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Psychological Effects of Yelling at a Child

7 Psychological Effects of Yelling at a Child

Often, children think their parents are super humans and don’t have emotions at all. Just like other human beings, parents do have emotions and at times they are carried away by them. They can get mad to the point that they forget themselves and end up yelling at their children. In addition to yelling, they can even hit them. This is expected of any human being but it’s more important to be aware of the psychological effects of yelling at a child.

Yelling has and will never solve an issue. Children will stop what they are doing when they have been yelled at, but it’s only for a matter of time. At some point in our lives, we were children, and reflecting on how we behaved, something can be understood. This is why we would go back to doing something even after being warned about it. This is something in a child’s nature.

To best solve the issue, calmness, patience, and love have to be shown to a child. This way they will refrain from unwanted behavior on their own. As much as they can be stubborn, they can be quite what a parent would wish them to be. Instead of solving an issue, yelling will worsen the situation. It’s also detrimental in the perspective that children are psychologically affected when they are yelled at.   

Why do Parents Yell at Their Children 

The answer to this question is very short: they are angry. This is also the primary reason anybody else would yell at someone else. Feeling overwhelmed is a feeling that can best be relieved by yelling or perhaps shouting at the source. As much as parents can do their best in managing their emotions, at some point it becomes impossible. This is the moment they let it out by yelling.  

Yelling is only effective in the short run since one will forget about it and repeat the behavior. Children learn from the environment and the people they socialize with. When a child is born, they are fearless, courageous, and full of confidence. Since fear is something that is learned, the moment they are yelled at, they become afraid and start fearing their parents. They will only fear them when they are around. This means they will do what is expected when parents are within.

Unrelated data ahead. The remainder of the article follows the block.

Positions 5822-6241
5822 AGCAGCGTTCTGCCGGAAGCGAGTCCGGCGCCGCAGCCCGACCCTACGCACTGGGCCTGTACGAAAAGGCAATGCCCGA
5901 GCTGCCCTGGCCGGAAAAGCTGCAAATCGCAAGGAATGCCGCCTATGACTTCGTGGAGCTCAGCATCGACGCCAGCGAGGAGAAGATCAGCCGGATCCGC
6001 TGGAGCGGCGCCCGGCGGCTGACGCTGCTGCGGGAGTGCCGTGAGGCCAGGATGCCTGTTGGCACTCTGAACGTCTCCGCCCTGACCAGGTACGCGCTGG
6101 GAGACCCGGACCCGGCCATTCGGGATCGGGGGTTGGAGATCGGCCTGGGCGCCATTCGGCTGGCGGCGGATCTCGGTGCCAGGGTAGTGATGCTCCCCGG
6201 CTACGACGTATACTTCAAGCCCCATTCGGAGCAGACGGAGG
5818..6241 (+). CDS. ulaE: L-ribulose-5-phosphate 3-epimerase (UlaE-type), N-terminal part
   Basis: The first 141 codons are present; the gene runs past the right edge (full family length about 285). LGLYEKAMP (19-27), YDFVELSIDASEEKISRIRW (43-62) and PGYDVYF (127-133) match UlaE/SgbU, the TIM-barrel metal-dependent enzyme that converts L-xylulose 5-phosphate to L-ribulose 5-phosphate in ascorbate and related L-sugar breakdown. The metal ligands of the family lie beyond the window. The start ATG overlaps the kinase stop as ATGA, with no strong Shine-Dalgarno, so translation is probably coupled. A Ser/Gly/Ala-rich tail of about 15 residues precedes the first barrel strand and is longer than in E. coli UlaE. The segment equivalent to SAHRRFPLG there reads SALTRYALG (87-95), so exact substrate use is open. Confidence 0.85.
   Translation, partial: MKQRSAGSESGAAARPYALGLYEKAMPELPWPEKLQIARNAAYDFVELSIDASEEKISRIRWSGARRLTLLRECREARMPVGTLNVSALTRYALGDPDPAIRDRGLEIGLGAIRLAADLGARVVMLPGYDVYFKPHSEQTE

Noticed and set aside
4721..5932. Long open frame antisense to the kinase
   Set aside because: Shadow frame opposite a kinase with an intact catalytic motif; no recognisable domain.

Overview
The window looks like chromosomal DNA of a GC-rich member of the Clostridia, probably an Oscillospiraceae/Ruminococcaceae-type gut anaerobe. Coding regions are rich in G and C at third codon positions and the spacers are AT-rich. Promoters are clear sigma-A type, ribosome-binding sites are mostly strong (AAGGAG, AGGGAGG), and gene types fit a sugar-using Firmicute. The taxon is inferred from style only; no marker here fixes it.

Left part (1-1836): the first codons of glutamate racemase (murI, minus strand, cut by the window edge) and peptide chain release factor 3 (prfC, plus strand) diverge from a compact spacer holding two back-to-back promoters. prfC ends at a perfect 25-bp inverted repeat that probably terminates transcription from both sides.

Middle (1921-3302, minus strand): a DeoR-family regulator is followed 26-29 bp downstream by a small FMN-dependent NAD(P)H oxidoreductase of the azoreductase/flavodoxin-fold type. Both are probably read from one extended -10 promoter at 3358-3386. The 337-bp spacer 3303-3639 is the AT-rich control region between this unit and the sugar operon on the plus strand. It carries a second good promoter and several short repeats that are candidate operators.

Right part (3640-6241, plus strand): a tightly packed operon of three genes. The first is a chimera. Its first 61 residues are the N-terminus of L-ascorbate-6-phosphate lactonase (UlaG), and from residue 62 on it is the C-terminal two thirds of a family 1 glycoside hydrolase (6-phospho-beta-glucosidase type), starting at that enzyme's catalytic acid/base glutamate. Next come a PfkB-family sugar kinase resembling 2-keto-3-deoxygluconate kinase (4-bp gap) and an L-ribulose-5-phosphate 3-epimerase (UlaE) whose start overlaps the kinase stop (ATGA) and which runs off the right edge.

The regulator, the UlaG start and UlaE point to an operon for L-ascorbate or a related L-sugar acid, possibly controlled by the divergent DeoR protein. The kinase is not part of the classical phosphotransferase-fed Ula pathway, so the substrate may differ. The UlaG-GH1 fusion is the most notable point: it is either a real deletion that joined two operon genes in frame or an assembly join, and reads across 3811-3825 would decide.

Psychological Effects of Yelling at a Child

Anything that can be learned can be unlearned. Eventually, a child will unlearn to fear the parents and do what he or she likes. This is the reason yelling is not an effective long-term way of dealing with unwanted behavior.

Related: How to Stop a Child from Screaming for No Reason

Psychological Effects of Yelling at a Child  

At times, it becomes impossible for a parent to refrain from yelling at a child. Although yelling at children might seem okay to many parents, it’s not. There are various short and long-term effects of yelling at a child. Regardless of whether they are babies, toddlers, or teens, it is detrimental psychologically.  

1. Low-Self Esteem 

Yelling at a child and low self-esteem go hand in hand. Children’s self-confidence can easily be brought down by constant yelling. When a child does something and they are yelled at, what they hear is that they aren’t good enough. No matter how confident they were while doing it, their confidence level will drop. This is regardless of how perfectly they did it.

Yelling lowers a child’s self-esteem and they will feel negative about themselves. They will lack confidence in what they do. Even after doing something, they will have doubts and become critical of themselves.

2. Aggression 

Children can get angry. When you attack a person, they will most probably defend themselves and if they won’t, they will be hurt. When children are yelled at, they might yell back. If this doesn’t, they will be hurt. By being hurt, hatred gradually builds up and eventually turns into aggression.

This happens over some time and it’s among the long-term effects of yelling at a child. At times, it can be difficult for a child to control their feelings of anger and might act violently.

3. Asociality

A child who has been yelled at for a prolonged period eventually becomes asocial. This means they end up being unmotivated to engage in social interactions. They don’t want any loud voice enough to sound like yelling.